Meet The Writer/Director of Jenna Coleman's New Movie Filmed in North East
Jackdaw, a new action thriller starring Oliver Jackson-Cohen and Jenna Coleman is now in cinemas
Jamie grew up in the ex-pit village of Shotton Colliery and studied sound engineering in London. ‘Whilst I was on that course I found a love for filmmaking. There’s a certain type of cinema I’m into. Hollywood cinema and Spielberg’s work was a huge part of my life when I was growing up but there wasn’t really much of that style of filming in England. We’re really famous for our dramas and I’ve always had the ambition to try and tell “bigger stories” in the UK. I’ve been fortunate enough to work on some of the biggest genre of shows that we’re making in England and I’m trying to apply that to filmmaking in general. I want to bring a bigger storytelling style to this smaller country.’
Jamie’s career in directing began with commercials and then short films, but he’s worked on an impressive list of popular TV shows since. He puts that down to ‘a bit of lucky timing, a bit of skill and a bit of naivety’. The first TV drama he directed was Vera, with his first episode shot in Shotton Colliery, Wheatley Hill and across County Durham. ‘That was an amazing experience for me,’ he says. ‘Especially getting to work with Brenda Blethyn on my first drama. She taught me so much, with some tough love too. I’ve been fortunate with the industry growing in the UK in terms of the scale of the shows we were doing. I turned down a couple of cop dramas and held out and worked on Stan Lee's Lucky Man for Sky One with James Nesbitt, which was a bit more in the fantasy genre.
‘That led me onto other shows including Doctor Who, which was great timing because I got to direct Jodie Whittaker’s first episode – I’m really proud of that. As the first female Doctor we had a lot on our plate to try to figure out what that would involve. That was a really amazing experience. Timing again worked out really well. I’d just finished Doctor Who and a commissioning editor from the BBC loved what I’d done and asked me to interview for His Dark Materials, and it turns out the studios were right next to each other. Somehow I managed to convince them to give me that job,’ Jamie laughs. ‘Then The Sandman came along, I did a show called Willow for Disney+, and now I’m working on season two of The Sandman and I’ll be working on that for the next eight months.’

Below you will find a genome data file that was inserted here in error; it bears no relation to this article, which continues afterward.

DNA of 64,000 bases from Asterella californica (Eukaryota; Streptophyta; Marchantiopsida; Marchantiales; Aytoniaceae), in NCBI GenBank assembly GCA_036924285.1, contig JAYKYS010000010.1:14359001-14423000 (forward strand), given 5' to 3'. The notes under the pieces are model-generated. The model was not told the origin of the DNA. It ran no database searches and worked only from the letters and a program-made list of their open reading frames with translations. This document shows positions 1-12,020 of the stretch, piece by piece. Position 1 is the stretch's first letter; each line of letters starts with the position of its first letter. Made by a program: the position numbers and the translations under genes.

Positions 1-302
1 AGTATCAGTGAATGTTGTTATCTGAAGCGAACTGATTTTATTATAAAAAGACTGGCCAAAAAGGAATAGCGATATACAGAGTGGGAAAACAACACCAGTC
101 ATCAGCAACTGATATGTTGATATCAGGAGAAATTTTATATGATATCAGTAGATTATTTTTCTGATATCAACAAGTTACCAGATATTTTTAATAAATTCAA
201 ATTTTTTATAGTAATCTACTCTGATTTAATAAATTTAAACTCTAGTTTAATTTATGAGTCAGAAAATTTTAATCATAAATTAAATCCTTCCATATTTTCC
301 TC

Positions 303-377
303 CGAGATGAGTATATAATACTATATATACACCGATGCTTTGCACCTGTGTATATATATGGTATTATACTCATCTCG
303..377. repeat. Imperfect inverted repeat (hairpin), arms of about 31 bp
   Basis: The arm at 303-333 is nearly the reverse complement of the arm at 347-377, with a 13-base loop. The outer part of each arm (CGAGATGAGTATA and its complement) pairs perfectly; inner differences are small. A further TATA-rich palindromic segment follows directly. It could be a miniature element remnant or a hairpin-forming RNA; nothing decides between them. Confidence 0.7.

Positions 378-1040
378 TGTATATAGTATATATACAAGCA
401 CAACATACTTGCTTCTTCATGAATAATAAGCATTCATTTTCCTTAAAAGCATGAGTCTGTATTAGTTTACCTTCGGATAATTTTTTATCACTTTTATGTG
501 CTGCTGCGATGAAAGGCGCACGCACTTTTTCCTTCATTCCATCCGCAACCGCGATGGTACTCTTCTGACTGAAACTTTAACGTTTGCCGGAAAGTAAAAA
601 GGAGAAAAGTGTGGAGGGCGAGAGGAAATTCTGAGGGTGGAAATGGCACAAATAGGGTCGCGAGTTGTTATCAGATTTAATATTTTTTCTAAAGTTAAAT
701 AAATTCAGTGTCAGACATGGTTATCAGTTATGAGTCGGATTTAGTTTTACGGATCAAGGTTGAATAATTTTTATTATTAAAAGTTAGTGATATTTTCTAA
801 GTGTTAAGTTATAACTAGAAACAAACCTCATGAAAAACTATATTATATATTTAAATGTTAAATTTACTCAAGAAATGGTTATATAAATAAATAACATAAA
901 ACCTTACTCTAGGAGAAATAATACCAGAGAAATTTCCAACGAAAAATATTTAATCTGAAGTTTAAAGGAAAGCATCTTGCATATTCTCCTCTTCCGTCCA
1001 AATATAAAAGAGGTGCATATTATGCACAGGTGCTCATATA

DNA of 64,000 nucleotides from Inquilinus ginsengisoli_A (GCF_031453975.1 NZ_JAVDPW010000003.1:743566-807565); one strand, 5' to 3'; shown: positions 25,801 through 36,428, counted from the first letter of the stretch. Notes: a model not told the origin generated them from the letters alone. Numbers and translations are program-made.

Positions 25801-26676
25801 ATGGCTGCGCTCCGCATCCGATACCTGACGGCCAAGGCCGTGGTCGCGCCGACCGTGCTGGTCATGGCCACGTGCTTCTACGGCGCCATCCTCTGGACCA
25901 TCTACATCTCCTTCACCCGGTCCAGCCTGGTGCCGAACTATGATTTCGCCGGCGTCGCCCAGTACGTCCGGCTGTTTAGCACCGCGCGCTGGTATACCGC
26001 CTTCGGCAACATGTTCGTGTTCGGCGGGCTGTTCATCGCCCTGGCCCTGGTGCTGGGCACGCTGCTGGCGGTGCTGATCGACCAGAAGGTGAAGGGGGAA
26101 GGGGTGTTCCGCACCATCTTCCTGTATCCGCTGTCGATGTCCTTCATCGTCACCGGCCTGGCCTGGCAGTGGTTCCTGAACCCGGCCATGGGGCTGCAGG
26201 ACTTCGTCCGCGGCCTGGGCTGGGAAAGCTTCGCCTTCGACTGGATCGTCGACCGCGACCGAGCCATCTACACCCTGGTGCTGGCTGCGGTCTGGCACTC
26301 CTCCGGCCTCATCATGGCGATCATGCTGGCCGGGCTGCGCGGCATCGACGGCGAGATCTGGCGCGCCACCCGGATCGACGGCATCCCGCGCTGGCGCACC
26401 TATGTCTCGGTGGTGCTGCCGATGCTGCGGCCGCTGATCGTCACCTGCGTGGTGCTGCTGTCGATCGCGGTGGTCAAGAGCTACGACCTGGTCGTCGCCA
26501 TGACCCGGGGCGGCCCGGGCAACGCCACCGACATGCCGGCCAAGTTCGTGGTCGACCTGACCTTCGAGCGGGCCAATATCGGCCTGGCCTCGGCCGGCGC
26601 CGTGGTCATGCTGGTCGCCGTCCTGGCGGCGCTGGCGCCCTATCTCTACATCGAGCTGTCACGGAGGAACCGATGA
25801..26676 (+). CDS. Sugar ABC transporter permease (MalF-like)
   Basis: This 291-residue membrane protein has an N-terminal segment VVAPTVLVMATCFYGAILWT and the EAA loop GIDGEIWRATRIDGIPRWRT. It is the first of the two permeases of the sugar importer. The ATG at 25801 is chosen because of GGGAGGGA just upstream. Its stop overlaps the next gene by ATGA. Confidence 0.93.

During the short gap in between these projects, Jamie was offered the opportunity to make his own feature film – but time was limited. ‘I spoke to a producer friend of mine who works for the production company Anton and he asked me if I had any film ideas. They were looking for action thrillers and I’ve always had the idea, for some reason, of Jackdaw in my head. I knew it involved a character called Jack Dawson, the Jackdaw. I could see him as a motocross rider, kind of based off people I knew growing up in the late ‘90s North East rave scene. I’ve got a house on the Headland at Hartlepool, right on the seafront, and I looked out at the wind turbines at Redcar and the demolished steelworks across the coastline and started piecing sequences together. As I was doing that I was working out the filming locations that I knew had high production value but without us needing to do too much. I knew we wouldn’t have lots of money, or lots of time, but I wanted to make it look as “blockbustery” as we could, without making a super gritty crime thriller. I wanted it to look more like an American piece of cinema.’
An action thriller set over a single night, Jackdaw sees Jack Dawson, a former motocross champion and army veteran, return to his hometown to care for his brother after the death of his mother. Hoping to start a new life, he takes on a job for an old school friend turned criminal. He’s double-crossed, his brother is kidnapped and while he fights for survival, he searches for answers. The film’s soundtrack features classic dance music tracks from The Prodigy and Aphex Twin as well as new wave music from Adam and the Ants and a new exclusive track from local star Sam Fender. ‘The soundtrack has a nod back to the ‘90s – music I heard a lot in the North East growing up,’ Jamie adds. ‘It’s definitely rooted in the region in that sense but it’s a fictional North East. There’s some Geordies, people from Middlesbrough, North Yorkshire accents and characters with London accents. It’s a story that could really have been set anywhere, but I wanted to show off my hometown.’
Jackdaw was shot on location in and around Hartlepool and the Tees Valley, including Seal Sands, Nunthorpe, Redcar and the North Sea, and it utilised The Northern Film and TV Studios, the North East’s only large-scale film and TV production facility. Jamie is passionate about showcasing where he’s from, and Jackdaw is allowing him do that.